A Goddess Of The Left?
If you’ve read any of my writings on the subject of the history of Leftism, you will have noticed that I date it’s birth to around the mid-18th Century.
I am here to admit that I may be wrong and that this demon child’s appearance may actually date as far back as two thousand years.
From Mark Krikorian [this is worth quoting in full]:
Progressivism In 29 AD
Livia in I, Claudius:
And it’s no use arguing with you republicans. You refuse to see that one can no more reintroduce republican government at this stage than one can reimpose primitive feelings of chastity on modern wives and husbands. It’s like trying to turn the shadow back on the sundial: it can’t be done.
If you haven’t read or seen the magnificent TV series, let me and Wikipedia tell you a little about this wife of Augustus:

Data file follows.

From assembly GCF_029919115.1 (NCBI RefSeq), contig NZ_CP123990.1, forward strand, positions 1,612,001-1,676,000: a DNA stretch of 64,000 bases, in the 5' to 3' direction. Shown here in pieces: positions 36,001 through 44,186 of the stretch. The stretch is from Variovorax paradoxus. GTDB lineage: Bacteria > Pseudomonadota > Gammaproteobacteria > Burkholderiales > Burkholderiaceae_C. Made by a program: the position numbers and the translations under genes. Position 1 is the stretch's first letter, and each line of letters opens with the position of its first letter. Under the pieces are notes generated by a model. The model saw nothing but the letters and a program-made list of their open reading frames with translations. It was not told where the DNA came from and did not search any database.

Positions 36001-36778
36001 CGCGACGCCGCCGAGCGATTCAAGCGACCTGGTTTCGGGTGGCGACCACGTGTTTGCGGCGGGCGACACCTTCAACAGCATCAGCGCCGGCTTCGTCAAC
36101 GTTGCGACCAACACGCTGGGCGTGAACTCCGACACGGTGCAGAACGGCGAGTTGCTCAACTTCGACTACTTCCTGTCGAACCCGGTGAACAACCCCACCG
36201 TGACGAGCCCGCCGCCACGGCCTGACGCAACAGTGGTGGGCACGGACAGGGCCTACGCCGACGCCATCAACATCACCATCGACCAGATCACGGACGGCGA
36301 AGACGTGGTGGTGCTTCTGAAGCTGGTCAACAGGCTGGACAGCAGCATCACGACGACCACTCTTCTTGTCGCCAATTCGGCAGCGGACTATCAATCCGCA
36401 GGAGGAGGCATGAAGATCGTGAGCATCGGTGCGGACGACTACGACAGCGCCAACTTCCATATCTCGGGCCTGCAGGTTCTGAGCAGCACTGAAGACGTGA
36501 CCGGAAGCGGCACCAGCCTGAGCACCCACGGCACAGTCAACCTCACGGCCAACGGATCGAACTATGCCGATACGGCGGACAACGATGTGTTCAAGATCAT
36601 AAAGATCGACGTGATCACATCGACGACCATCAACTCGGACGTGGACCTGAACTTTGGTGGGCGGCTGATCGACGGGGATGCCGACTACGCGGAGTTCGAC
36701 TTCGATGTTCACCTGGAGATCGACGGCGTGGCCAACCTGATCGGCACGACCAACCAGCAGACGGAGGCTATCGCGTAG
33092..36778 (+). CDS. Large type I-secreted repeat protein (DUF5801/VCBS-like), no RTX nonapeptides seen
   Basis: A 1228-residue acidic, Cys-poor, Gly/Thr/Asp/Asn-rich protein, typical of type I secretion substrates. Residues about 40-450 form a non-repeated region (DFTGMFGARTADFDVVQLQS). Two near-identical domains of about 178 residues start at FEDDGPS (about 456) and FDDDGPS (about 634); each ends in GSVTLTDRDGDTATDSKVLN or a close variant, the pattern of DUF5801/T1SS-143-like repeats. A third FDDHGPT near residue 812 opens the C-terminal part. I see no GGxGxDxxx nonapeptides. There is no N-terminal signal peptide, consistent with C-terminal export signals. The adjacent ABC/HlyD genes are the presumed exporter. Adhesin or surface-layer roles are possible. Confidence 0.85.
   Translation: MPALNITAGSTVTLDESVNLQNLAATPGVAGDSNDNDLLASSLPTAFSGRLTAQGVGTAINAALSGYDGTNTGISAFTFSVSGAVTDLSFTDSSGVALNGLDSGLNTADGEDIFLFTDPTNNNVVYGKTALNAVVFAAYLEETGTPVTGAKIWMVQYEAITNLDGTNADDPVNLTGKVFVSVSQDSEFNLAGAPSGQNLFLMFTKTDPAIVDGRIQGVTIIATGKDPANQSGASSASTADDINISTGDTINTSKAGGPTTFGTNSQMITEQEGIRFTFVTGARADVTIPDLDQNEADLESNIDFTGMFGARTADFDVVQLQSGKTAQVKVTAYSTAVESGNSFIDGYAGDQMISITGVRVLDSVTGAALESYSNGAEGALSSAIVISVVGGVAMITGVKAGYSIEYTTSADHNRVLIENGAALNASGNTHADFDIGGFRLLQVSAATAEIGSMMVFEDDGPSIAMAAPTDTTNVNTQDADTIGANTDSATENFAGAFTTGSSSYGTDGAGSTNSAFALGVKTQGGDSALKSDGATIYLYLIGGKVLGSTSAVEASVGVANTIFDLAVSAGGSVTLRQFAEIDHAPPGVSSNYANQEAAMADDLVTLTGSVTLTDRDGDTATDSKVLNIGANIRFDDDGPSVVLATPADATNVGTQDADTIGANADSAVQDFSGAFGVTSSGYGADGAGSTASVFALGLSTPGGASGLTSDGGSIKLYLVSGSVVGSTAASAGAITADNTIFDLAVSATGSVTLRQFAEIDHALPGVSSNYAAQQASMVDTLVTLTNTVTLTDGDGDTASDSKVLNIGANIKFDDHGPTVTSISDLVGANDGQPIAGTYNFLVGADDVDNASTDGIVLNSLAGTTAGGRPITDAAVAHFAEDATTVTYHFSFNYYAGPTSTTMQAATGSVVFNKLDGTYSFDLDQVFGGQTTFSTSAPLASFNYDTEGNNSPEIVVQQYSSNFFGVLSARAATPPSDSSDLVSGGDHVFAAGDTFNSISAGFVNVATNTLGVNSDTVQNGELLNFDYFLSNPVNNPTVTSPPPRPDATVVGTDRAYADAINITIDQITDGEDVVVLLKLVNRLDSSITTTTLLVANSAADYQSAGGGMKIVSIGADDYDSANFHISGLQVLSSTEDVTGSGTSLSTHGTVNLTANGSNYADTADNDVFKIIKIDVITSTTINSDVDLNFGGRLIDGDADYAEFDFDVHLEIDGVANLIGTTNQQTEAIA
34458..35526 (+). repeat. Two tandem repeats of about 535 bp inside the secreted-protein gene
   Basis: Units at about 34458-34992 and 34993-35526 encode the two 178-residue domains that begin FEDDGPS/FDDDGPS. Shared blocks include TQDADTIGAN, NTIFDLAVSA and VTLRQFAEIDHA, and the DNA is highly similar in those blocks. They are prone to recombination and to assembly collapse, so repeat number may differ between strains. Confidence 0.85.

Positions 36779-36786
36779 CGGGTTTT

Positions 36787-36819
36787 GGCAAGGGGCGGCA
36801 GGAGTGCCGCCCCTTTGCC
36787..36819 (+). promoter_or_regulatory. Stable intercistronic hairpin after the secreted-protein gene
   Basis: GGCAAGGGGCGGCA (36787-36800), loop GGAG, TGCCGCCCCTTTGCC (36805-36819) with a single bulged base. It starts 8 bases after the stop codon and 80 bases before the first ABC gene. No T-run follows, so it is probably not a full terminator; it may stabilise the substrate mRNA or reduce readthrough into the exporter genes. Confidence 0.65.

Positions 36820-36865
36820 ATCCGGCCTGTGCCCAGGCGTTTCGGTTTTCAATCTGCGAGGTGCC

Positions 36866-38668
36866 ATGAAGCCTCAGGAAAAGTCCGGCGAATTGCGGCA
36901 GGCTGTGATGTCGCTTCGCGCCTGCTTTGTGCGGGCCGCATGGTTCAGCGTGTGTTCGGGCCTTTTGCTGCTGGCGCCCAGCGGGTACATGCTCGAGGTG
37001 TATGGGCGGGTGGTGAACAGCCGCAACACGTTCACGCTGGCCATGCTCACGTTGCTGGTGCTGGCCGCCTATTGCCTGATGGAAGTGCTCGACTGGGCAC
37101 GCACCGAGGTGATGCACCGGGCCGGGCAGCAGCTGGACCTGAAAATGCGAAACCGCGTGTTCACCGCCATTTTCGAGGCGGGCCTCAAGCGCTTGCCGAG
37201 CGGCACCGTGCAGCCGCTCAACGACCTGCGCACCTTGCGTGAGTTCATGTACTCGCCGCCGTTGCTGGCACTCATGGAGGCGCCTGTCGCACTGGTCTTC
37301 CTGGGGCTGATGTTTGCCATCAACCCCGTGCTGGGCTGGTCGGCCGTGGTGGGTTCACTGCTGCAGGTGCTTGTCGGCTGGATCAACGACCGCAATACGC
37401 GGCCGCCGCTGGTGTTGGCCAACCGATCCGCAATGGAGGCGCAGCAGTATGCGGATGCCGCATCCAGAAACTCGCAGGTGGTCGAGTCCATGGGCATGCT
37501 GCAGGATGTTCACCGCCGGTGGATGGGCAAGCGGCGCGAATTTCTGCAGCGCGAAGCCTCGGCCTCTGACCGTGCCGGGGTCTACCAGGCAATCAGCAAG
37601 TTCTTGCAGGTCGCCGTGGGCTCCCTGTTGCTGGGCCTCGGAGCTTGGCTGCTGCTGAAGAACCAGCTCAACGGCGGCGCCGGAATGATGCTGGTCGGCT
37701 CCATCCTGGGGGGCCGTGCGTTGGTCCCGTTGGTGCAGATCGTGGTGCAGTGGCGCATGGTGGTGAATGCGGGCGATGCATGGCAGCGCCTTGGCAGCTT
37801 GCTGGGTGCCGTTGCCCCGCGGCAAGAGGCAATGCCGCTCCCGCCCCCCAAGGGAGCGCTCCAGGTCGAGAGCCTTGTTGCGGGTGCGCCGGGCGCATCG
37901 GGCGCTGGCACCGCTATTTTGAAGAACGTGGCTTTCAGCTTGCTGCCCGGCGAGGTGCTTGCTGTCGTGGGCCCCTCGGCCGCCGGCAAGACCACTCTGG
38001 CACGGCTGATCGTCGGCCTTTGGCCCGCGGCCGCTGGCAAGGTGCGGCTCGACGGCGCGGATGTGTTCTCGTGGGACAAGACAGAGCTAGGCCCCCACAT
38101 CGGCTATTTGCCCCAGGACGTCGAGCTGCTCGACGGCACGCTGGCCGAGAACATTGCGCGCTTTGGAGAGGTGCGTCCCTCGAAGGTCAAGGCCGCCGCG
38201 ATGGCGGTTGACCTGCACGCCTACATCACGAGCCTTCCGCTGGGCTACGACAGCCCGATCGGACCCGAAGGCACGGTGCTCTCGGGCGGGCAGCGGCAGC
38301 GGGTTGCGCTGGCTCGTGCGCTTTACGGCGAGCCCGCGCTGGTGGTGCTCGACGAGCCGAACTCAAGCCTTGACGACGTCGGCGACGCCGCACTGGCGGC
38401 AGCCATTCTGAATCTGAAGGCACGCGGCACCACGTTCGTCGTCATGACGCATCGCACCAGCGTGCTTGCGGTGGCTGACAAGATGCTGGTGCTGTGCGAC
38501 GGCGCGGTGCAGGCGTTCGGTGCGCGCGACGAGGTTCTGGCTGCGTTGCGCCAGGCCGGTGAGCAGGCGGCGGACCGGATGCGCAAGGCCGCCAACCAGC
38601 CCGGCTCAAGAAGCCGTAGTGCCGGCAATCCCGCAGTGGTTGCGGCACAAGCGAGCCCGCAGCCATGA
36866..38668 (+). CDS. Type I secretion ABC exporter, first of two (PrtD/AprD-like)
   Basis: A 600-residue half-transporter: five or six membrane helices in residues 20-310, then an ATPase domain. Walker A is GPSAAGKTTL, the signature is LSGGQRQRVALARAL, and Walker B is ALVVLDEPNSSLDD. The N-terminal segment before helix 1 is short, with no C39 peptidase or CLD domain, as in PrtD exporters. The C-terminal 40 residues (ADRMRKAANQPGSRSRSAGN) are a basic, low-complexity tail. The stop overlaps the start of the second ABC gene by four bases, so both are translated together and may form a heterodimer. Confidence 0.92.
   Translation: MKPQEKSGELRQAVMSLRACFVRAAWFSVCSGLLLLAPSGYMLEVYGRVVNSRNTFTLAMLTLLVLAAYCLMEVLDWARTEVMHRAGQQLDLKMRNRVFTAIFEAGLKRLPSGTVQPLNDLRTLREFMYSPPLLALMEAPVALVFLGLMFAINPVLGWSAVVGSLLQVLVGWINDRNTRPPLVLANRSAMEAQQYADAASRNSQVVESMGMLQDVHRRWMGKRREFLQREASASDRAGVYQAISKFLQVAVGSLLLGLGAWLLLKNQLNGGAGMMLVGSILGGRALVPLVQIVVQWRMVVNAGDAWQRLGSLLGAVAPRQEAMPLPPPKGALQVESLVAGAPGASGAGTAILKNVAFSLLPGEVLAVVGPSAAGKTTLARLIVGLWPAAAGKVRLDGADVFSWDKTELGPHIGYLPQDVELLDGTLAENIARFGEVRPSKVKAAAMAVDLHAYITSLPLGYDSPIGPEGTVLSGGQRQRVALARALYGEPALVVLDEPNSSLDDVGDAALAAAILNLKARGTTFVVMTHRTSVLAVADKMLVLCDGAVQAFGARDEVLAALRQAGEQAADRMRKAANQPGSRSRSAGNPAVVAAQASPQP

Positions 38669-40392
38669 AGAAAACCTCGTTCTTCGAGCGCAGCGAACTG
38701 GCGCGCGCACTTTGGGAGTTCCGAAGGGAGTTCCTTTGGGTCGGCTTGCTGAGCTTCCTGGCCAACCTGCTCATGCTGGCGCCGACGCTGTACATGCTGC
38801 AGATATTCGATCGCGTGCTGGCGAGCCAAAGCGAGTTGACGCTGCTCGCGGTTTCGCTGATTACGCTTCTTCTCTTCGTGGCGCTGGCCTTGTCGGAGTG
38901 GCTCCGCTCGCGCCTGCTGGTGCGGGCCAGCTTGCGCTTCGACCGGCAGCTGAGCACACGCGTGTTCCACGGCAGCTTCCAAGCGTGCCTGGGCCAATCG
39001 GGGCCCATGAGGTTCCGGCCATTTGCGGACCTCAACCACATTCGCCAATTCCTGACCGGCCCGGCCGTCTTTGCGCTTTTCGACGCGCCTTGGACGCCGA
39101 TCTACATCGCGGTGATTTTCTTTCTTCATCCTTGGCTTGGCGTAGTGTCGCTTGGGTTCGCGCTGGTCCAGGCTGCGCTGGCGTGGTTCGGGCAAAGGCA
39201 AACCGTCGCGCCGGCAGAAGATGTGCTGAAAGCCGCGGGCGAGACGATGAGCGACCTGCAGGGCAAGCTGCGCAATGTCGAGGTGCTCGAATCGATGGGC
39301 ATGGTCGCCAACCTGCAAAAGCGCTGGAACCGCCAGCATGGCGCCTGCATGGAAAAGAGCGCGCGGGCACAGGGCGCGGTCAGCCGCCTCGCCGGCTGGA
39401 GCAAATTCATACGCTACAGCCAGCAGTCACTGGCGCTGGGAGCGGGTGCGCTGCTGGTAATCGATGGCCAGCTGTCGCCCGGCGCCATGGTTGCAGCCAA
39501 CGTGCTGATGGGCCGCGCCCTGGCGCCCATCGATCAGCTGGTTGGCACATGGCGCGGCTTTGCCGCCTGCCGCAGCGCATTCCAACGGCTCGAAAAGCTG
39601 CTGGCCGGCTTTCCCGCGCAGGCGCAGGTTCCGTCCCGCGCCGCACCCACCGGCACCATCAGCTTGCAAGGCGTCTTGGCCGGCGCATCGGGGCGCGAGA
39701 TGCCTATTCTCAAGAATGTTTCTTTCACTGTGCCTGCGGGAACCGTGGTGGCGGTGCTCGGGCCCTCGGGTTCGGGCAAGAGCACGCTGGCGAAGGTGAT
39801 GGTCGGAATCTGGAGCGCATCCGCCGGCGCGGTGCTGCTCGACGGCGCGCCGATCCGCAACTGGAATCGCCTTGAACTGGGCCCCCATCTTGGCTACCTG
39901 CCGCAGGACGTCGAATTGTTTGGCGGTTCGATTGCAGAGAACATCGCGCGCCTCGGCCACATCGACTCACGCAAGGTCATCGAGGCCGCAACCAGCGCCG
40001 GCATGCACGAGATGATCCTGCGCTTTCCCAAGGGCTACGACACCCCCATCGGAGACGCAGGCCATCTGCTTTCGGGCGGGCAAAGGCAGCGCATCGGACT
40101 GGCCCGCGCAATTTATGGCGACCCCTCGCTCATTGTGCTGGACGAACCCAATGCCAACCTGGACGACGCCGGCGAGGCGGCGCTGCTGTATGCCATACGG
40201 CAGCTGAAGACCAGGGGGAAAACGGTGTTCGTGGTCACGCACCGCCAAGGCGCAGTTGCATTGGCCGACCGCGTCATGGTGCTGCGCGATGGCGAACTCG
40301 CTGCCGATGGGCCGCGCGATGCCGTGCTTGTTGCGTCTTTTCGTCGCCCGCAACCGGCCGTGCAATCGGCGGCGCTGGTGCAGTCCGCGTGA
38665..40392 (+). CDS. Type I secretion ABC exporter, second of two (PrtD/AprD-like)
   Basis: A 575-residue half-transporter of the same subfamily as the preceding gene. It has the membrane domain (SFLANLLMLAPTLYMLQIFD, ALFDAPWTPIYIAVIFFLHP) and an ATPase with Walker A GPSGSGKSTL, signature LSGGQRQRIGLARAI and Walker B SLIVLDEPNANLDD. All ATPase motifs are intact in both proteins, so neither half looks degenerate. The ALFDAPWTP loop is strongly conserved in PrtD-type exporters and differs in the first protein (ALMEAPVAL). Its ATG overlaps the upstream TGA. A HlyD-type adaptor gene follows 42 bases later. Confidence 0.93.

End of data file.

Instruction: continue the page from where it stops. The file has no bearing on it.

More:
In the popular fictional work I, Claudius by Robert Graves—based on Tacitus’ innuendo—Livia is portrayed as a thoroughly Machiavellian, scheming political mastermind [Bob: Paging Mark Levin]. Determined never to allow republican governance to flower again, as she felt they led to corruption and civil war, and devoted to bringing Tiberius to power and then maintaining him there, she is involved in nearly every death or disgrace in the Julio-Claudian family up to the time of her death. In her deathbed she only fears divine punishment for all she had done, and secures the promise of future deification by her grandson Claudius, an act which, she believes, will guarantee her a blissful afterlife. However, this portrait of her is balanced by her intense devotion to the well-being of the Empire as a whole, and her machinations are justified as a necessarily cruel means to what she firmly considers a noble aspiration: the common good of the Romans [Bob: Shades of the corruption of ‘the General Welfare’ clause???], achievable only under strict imperial rule….